Creating a Culture of Well-Being
What would our world be like if we all checked in with one another regarding one topic: wellness? The Harvard 80 year study found connection is the main contributing factor of happiness. Studies on companionate love at work point to an emerging practice among organizations that brings profit to organizations in multiple ways. This includes putting employee well-being in the forefront. Recent studies have shown increase in employee engagement, productivity, reduction in absenteeism, and increase in bottom line earnings when happy employees care for their customers bringing joy to investors.
We may all agree this sounds great, however, change in culture is key, and this weighs heavily on identifying the values of our organization. The first question to begin with is, if these values are defined, how well are we living them? Our team will only rise to the level that we emulate.
In the educational setting, team members who practice self-care, can rise to a level of empathy and compassion to reach the children they serve. What would life be like for the seemingly ‘defiant’ child who had a caring check in from a teacher, janitor, administrator, cafeteria worker, bus driver; simply asking, ‘is everything ok?’ We fail to ask because we are conditioned to look at the negative behavior and consequences. Also, our lives are filled with stressors, and we easily lose the perspective of why we are really at work. Most probably, there is a stressor in the child’s life causing them to react and act with negative behaviors.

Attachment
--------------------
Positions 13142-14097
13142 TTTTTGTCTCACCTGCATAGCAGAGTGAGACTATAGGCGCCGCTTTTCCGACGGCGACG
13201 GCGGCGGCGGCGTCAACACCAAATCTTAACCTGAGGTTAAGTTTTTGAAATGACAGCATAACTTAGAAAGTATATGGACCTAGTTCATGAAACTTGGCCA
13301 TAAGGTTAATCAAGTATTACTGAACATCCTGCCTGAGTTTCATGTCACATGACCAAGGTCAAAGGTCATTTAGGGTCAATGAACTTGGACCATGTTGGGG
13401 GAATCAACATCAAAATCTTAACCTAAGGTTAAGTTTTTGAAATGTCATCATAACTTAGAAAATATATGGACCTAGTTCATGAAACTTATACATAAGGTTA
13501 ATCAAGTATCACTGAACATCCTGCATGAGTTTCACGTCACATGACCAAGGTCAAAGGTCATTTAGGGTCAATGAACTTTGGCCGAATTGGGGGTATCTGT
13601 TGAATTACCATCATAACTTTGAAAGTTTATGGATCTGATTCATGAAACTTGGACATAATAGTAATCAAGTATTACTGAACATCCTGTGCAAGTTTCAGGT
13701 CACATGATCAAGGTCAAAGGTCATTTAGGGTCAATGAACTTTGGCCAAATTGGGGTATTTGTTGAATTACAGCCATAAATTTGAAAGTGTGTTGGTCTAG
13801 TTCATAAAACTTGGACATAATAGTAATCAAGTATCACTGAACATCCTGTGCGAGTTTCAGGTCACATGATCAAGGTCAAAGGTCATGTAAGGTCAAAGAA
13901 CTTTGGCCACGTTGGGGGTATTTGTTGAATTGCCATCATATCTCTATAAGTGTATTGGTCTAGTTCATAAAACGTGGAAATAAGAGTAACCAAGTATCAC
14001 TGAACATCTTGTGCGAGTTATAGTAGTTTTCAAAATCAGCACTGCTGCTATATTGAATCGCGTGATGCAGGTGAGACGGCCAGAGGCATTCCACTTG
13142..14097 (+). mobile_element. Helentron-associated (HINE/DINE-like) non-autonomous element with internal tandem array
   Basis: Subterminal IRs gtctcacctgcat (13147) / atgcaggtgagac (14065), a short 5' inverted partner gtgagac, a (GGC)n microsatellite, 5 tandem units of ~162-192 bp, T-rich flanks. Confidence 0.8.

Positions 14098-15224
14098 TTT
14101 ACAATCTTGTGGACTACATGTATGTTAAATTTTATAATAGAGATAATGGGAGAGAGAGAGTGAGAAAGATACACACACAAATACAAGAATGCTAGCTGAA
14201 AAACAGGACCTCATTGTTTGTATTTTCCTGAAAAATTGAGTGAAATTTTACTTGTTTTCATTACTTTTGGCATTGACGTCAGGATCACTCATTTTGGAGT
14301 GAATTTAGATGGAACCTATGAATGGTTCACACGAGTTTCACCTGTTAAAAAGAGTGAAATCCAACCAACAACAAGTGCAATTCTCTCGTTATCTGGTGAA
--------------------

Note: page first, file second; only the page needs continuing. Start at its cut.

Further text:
Our job as leaders, is to remove barriers to change, and create opportunity for change. How do we shift our thinking from one of behavior modification, to one of caring and understanding that as human beings we act in response to stressors & equally respond to human support? Could it be that simple? Let’s think about the last time we felt angry, fearful, anxious, and sad. What was the stressor? How did we respond when we got a defensive reaction from a loved one? Was the response different when we perceived support? It is a self-actualizing task to show empathy and to be moved to action with compassion. Where do we begin?
Maslow taught us, there are stages of needs, and we cannot reach the top of the pyramid before we address each stage. Do stressors come from basic need of safety, shelter, utilities, food? During our pandemic conditions, the answer to these questions for most if not all of us collectively, is yes.
Contact us today: email@example.com to have a conversation about culture and well-being!